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NETL Team Demonstrates Composite Coating to Enhance Fiber Optic Sensor Technology for Detecting Carbon Dioxide and Methane
Optic fiber sensor systems.

NETL researchers are investigating improvements to optic fiber sensor systems using plasmonic nanomaterials and porous polymer composite coatings.

An NETL and University of Pittsburgh research team demonstrated how the use of plasmonic nanomaterials (pNPs) and porous polymer composite coating in optical fiber sensing technologies can detect energy-relevant gases, such as carbon dioxide (CO2) and methane (CH4).

The technology can help ensure safer, quicker, and more secure underground storage and pipeline monitoring. The results appeared in a paper published in Advanced Materials, one of the world’s most prestigious multidisciplinary research journals that straddles materials science, innovative technologies, and real-world applications.

Optical fiber sensors offer advantages over other types of sensors because they are small, lightweight, can endure high temperatures and pressures, and are immune to electromagnetic interference. In addition, the optical fiber sensors feature long-reach and spatially distributed monitoring.

The latest research demonstrates how plasmonic nanoparticles (pNPs) can be incorporated into the porous polymer coating to enhance the monitoring capabilities of optical fiber sensors to build on extensive distributed sensor technology research at NETL.

pNPs — including gold, silver and platinum particles — are discrete metallic particles or metal oxide particles such as tin-doped indium oxide (ITO) that have unique optical properties due to their size and shape and are increasingly being incorporated into commercial products and technologies. They have unique optical, electrical, and thermal properties that make them effective for use in applications such as antimicrobial coatings and molecular diagnostics.

Sensing technologies based on pNPs are of interest for various chemical, biological, environmental, and medical applications. Plasmonic gas sensors exhibit high sensitivity, but until recently have not been demonstrated to the chemically stable gases such as CO2 at room temperature. In this specific case, NETL researchers Ki-Joong Kim, Jeffrey T. Culp, Jeffrey Wuenschell, Ali K. Sekizkardes, and former NETL researchers Roman A. Shugayev,and  Paul R. Ohodnicki developed the highly sensitive material that can be used to detect CO2 (or CH4 ) in ambient environments.

The paper describes how researchers created a composite film that provides distinct and tunable optical features on a fiber optic platform that can be used as a signal transducer for gas sensing under atmospheric conditions.

Researchers explain in the paper that by varying the pNPs content in a polymer matrix, the optical behavior of the composite film can be tuned to affect the operational wavelength by over several hundred nanometers and the sensitivity of the sensor in the near-infrared range. Tuning plasmon resonance across the near-infrared range is particularly important in distributed or quasi-distributed sensing approaches, which are more compatible with distributed interrogation systems.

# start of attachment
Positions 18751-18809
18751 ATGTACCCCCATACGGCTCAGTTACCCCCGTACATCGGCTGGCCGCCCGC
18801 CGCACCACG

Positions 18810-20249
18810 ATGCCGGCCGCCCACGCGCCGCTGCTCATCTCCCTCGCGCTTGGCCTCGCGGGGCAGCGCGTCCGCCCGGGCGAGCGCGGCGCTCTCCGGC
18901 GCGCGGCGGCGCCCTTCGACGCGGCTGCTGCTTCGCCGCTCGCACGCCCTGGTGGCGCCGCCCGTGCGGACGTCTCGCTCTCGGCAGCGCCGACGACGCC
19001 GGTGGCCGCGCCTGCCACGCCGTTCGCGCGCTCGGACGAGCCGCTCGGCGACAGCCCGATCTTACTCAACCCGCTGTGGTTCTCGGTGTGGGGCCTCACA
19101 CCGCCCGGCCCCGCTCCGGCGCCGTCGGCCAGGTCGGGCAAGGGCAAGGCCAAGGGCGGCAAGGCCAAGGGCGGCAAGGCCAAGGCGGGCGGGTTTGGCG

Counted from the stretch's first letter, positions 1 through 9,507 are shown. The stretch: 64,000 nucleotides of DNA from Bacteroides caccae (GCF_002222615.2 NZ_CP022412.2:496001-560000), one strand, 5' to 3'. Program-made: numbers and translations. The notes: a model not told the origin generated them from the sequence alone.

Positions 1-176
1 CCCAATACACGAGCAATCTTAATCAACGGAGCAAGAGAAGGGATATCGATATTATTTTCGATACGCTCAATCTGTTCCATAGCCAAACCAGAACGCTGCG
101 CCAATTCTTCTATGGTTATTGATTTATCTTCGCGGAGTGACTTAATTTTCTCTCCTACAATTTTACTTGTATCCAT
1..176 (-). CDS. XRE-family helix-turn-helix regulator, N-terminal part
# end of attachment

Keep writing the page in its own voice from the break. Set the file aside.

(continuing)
The research also demonstrated that the pNPs-polymer composite film exhibits remarkable long-term stability by mitigating the physical aging issue of the polymer. The sensor can operate at atmospheric conditions without significant signs of degradation.

“Developments of sensing technologies are important to a clean energy future, including safe underground storage of CO2 and detection of CH4 leaks,” according to Ruishu Wright of NETL’s functional materials team, “Visibility  and monitoring are important for evaluating and managing operational risks of underground CO2 storage. Real-time monitoring is needed to assure storage and pipeline infrastructure integrity and to detect early signs of gas leakage.”

She said there are many commercial gas sensors for CO2 or CH4 in operation, including catalytic combustion sensors, electrochemical sensors, thermo-conductivity sensors, resistive sensors, acoustic leak sensors, and optical-based sensors. But the challenge is that existing sensor technologies are mostly point or standoff sensors.

“There is a real need for wide-area and long-distance monitoring for CO2 and CH4 leak detection in large-scale storage facilities and for CH4 gas detection at well sites and industrial facilities. Early leak detection of the greenhouse gases will help to mitigate gas emissions and combat global warming.”

NETL is a U.S. Department of Energy national laboratory that drives innovation and delivers technological solutions for an environmentally sustainable and prosperous energy future. By using its world-class talent and research facilities, NETL is ensuring affordable, abundant and reliable energy that drives a robust economy and national security, while developing technologies to manage carbon across the full life cycle, enabling environmental sustainability for all Americans.